I do have a number of other projects coming up. I am in the beginning stages of the show Blinded which will be showing at VA-Tech from February 28 to March 2. And that is a work I can see myself investing years in it, but I don’t know yet. I still don’t know anything. That is my mindset that I am 20 years old and I don’t know anything yet.
If you are interested in seeing The Freshman 15 it is running through this Sunday, July 29. I really recommend it. It is dynamic, avant-garde, and thoughtful. I am not just saying this either. It is really something worth seeing.
I wouldn’t call myself a lucky person in the least. I am not one of those people who stumble upon dollar bills and definitely not one of those people who win radio contests (One Direction or Justin Bieber/Carly Rae Jepsen anybody?). It just doesn’t happen. However, with this internship at the 1st Stage, I practically struck gold. I walked into the theater once and they asked me to assistant stage manage Flora the Red Menace. I walk in a week or so after that run is over and I am asked to STAGE MANAGE the children’s show The Prince and the Troubadour. Of course I am happy and excited to do it. I mean realistically I don’t know how many other professional shows I am going to stage manage in the immediate future. However, I am also freaking out. The difference (I believe) between stage managing at the 1st Stage and most other theaters is at the 1st Stage the stage manager also runs the lighting and sound for the show. This may be obvious based on past posts, but let me emphasize the fact that I have zero experience stage managing, running lights, and running sound. Clearly I am qualified for this job. Anyway, I was pacing around the theater asking my boss and the director, “Are you sure you want me to do this?” I believe the director may have been a bit nervous with me, but he and my boss agreed that I would learn. In fact, this is the point of the internship: to learn. I was still skeptical because I don’t really trust myself and the show was going to premier in three days.
After only two runs of the show, pacing, stressful thoughts, and fast talking, here is to the anticlimactic ending: I learned! One point for experience. Thank goodness. There were only a couple of times between the opening weekend and this weekend where that bitch of a light board decided to stop working. And only one call to the sound expert asking why the sound wasn’t working—well this might seem silly but are the speakers on?.. Oh. Thus far, a success.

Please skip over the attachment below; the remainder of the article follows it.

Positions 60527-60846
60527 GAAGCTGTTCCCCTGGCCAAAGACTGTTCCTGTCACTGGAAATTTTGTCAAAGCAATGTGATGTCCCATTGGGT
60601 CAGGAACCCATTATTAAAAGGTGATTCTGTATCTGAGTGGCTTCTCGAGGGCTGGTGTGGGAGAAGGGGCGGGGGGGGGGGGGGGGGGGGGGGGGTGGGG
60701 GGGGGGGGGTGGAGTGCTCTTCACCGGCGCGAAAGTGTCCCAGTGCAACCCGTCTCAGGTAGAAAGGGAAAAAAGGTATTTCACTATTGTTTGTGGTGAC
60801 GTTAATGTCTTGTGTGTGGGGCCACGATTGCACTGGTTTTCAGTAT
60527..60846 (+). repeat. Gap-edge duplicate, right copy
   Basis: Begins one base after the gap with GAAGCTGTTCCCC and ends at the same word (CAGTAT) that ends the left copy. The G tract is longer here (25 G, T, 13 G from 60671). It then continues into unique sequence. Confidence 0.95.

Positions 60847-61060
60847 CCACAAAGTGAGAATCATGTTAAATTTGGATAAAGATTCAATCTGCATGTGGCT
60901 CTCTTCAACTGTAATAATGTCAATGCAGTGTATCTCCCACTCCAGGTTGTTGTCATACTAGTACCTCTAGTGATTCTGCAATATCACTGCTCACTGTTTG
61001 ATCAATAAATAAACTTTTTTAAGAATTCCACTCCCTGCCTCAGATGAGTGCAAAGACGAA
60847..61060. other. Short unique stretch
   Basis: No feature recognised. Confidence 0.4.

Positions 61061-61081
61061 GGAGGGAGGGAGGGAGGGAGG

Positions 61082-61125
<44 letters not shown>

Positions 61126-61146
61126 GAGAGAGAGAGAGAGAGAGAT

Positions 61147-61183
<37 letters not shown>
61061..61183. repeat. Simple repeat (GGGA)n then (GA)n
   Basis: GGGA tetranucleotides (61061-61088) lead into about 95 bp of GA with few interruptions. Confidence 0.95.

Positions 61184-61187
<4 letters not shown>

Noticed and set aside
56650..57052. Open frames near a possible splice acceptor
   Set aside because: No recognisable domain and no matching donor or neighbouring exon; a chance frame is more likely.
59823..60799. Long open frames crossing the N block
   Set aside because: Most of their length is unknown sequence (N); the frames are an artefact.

The only aspect we would like to gain is a bigger audience; here is the part where I am going to talk this show up. The Prince and the Troubadour was produced by the Virginia Children’s Theater Company and written by Rex Daugherty and Doug Wilder and directed by Rex Daugherty. The cast includes Doug Wilder as the Prince, Bradley Smith as the Troubadour, Julia Fanning as the Princess, and Marta Kotzian as the Witch. Because I hate writing summaries this one is provided by the 1st Stage: “Children will be captivated by the hilarious adventures of a misfit Prince attempting to rescue his ne’er-do-well friend, the Troubadour, from the clutches of a witch who wishes to have him ‘FOR DINNER’! To save his friend, the Prince teams up with Princess Mary, the martial arts extraordinaire, to overcome bandits, trolls, and bad-hair days to reach the tower where the witch holds the Troubadour captive and is busy making dinner reservations.” Honestly, this is the cutest show and is absolutely hilarious both for kids and adults, kind of like Sponge Bob or Phineas and Ferb. The acting is great, the script and music is clever, and I must say the lighting and sound is spot on… most times. Might I also point out that an accordion is used.
The Prince and the Troubadour runs at the 1st Stage Theater until July 29, 2012 on Saturdays and Sundays at 12pm and 2pm.
Also, on a side note the Capital Fringe Festival starts this week from July 12 to July 29 and I am volunteering at the box office (can you say free tshirt?)! For those of you who don’t know anything about the Fringe Festival it is (according to their website) “…the only major unjuried, self-producing, open-access Festival in the Washington, DC area and occurs in July each year. The Fringe Festival provides all artists, whether new or established, a venue to express and develop their talents and artistic visions in total freedom.”
Come check both The Prince and the Troubadour and the Fringe Festival out. Specifically I am going to do my best to attend (although I don’t think I am allowed to show biases as a volunteer) the freshman 15/life in transition, The Every Fringe Show You Want To See in One Fringe Show Fringe Show, The Confines of Flattery, The Brontes, and Rosencrantz and Guildenstern are Dead.